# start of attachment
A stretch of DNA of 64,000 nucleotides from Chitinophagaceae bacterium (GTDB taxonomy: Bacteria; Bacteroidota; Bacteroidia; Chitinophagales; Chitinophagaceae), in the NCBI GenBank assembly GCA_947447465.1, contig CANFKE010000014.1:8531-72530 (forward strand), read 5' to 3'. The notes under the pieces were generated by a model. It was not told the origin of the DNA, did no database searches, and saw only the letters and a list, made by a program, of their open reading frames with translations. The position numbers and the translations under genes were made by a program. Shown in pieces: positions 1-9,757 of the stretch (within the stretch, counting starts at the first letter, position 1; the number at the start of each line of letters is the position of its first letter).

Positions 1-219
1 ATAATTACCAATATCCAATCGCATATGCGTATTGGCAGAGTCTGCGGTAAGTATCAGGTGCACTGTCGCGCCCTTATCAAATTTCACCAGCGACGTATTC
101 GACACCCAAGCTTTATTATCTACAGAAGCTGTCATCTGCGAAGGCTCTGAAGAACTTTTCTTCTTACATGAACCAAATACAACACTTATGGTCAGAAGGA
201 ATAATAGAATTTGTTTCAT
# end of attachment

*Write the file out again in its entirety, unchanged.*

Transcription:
A stretch of DNA of 64,000 nucleotides from Chitinophagaceae bacterium (GTDB taxonomy: Bacteria; Bacteroidota; Bacteroidia; Chitinophagales; Chitinophagaceae), in the NCBI GenBank assembly GCA_947447465.1, contig CANFKE010000014.1:8531-72530 (forward strand), read 5' to 3'. The notes under the pieces were generated by a model. It was not told the origin of the DNA, did no database searches, and saw only the letters and a list, made by a program, of their open reading frames with translations. The position numbers and the translations under genes were made by a program. Shown in pieces: positions 1-9,757 of the stretch (within the stretch, counting starts at the first letter, position 1; the number at the start of each line of letters is the position of its first letter).

Positions 1-219
1 ATAATTACCAATATCCAATCGCATATGCGTATTGGCAGAGTCTGCGGTAAGTATCAGGTGCACTGTCGCGCCCTTATCAAATTTCACCAGCGACGTATTC
101 GACACCCAAGCTTTATTATCTACAGAAGCTGTCATCTGCGAAGGCTCTGAAGAACTTTTCTTCTTACATGAACCAAATACAACACTTATGGTCAGAAGGA
201 ATAATAGAATTTGTTTCAT